To the casual observer, the neoplastic pathology of the thyroid gland appears relatively simple. There are only two major epithelial cell types to deal with, and these produce less than a handful of tumor types, most of which are defined by seemingly strict and easily followed criteria. Yet, behind this apparent simplicity there is a world of complexities. Each rule has its exception, each criterion is of only relative value, and each morphologic feature needs to be evaluated in the context of the entire picture. As a result, pitfalls abound, as any experienced pathologist knows too well. The list which follows enumerates those that we have encountered more frequently in our practice. Included in this review are not only morphologic but also conceptual pitfalls, the latter being probably responsible for more diagnostic errors than the former.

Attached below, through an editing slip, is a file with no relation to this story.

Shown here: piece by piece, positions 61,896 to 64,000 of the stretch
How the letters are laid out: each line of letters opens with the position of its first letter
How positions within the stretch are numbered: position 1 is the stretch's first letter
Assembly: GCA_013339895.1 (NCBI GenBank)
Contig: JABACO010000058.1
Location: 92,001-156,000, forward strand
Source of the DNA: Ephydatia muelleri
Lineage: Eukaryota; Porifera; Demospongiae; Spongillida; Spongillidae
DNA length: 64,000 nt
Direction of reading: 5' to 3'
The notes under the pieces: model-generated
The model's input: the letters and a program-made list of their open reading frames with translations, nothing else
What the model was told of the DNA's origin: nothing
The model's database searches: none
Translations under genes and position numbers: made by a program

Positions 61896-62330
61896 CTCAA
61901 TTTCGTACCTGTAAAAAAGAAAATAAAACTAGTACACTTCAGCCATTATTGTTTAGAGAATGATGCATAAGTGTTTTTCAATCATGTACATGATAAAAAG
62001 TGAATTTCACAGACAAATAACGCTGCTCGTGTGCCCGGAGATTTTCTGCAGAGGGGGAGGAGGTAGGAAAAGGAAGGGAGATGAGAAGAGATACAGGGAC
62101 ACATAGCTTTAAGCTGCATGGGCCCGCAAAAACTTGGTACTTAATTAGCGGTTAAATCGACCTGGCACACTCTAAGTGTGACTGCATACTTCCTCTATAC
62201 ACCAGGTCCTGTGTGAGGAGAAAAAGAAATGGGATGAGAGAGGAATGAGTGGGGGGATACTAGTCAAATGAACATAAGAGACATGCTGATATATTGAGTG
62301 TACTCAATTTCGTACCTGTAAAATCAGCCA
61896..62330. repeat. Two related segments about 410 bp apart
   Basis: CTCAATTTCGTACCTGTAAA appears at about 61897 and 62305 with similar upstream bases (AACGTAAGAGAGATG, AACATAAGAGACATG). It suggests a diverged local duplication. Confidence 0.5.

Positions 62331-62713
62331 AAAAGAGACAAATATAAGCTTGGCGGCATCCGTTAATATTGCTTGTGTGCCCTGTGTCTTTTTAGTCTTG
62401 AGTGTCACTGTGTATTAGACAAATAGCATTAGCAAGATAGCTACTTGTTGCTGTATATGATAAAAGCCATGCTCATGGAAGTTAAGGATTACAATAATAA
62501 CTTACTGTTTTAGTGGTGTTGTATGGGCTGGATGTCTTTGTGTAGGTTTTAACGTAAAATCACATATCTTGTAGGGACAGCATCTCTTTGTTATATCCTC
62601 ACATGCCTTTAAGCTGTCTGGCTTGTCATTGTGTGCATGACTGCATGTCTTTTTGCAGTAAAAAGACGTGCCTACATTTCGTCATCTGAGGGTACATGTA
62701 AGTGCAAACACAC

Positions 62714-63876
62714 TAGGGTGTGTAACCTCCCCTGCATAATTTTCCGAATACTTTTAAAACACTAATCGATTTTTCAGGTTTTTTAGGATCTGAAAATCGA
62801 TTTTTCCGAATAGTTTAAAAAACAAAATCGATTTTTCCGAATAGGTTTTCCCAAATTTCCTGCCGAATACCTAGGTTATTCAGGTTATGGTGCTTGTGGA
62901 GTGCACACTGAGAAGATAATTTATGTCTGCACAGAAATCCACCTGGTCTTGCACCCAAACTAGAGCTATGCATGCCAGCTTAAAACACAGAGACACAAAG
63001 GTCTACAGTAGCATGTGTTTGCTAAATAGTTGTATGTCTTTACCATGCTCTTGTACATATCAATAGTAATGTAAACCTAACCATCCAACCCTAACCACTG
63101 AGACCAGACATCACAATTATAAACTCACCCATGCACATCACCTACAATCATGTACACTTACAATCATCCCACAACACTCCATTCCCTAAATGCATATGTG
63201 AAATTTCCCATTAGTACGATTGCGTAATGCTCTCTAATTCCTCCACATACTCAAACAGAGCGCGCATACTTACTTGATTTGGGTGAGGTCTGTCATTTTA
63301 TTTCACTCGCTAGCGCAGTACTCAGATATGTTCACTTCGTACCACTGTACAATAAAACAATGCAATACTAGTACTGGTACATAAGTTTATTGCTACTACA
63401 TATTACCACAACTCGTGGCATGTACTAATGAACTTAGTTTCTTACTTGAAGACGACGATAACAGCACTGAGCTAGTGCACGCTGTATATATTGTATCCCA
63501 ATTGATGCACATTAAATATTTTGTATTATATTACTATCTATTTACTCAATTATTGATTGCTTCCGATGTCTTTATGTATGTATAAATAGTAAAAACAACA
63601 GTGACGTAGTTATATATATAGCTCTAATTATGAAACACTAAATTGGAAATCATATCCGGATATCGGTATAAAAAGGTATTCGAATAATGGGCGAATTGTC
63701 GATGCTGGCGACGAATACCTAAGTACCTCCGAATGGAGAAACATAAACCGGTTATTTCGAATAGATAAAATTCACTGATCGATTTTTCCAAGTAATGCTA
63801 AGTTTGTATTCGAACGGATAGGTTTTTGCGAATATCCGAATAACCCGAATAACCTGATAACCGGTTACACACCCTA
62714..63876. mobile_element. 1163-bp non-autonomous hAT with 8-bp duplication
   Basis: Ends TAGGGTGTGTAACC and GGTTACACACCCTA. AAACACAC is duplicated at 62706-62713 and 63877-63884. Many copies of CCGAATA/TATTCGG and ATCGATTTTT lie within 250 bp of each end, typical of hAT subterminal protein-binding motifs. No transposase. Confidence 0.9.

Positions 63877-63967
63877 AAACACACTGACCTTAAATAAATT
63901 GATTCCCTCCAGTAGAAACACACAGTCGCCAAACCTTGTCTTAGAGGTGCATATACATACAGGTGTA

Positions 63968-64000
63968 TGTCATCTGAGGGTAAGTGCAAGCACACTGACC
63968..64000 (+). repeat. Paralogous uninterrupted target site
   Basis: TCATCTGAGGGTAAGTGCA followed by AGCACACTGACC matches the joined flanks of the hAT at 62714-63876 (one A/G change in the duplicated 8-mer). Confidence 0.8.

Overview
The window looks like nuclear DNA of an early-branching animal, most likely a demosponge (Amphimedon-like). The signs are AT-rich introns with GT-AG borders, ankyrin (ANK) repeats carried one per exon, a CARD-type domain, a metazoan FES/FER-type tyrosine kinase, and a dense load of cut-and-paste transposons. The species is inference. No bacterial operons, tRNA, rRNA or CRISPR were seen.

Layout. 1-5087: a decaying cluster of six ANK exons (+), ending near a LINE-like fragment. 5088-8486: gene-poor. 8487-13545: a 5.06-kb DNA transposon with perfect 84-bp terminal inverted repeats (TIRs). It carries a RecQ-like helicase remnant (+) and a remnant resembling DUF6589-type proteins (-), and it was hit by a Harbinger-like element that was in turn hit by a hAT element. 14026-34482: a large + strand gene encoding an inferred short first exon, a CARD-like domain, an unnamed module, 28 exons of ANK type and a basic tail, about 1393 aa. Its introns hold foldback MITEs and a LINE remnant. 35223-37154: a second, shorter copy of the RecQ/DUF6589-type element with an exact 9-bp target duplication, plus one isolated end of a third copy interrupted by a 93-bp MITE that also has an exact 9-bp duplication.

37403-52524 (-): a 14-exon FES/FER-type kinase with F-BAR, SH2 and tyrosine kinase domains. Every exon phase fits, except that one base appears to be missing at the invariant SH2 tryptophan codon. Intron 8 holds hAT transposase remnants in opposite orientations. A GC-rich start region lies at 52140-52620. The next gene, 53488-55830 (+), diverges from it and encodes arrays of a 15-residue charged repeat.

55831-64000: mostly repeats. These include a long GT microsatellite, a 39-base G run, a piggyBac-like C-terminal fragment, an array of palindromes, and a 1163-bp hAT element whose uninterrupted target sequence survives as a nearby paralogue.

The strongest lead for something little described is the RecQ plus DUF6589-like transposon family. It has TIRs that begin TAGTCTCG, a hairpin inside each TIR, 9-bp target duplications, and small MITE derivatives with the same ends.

|Number of pages||11|
|Journal||Pathology Research and Practice|
|Publication status||Published - 1987|
ASJC Scopus subject areas
- Pathology and Forensic Medicine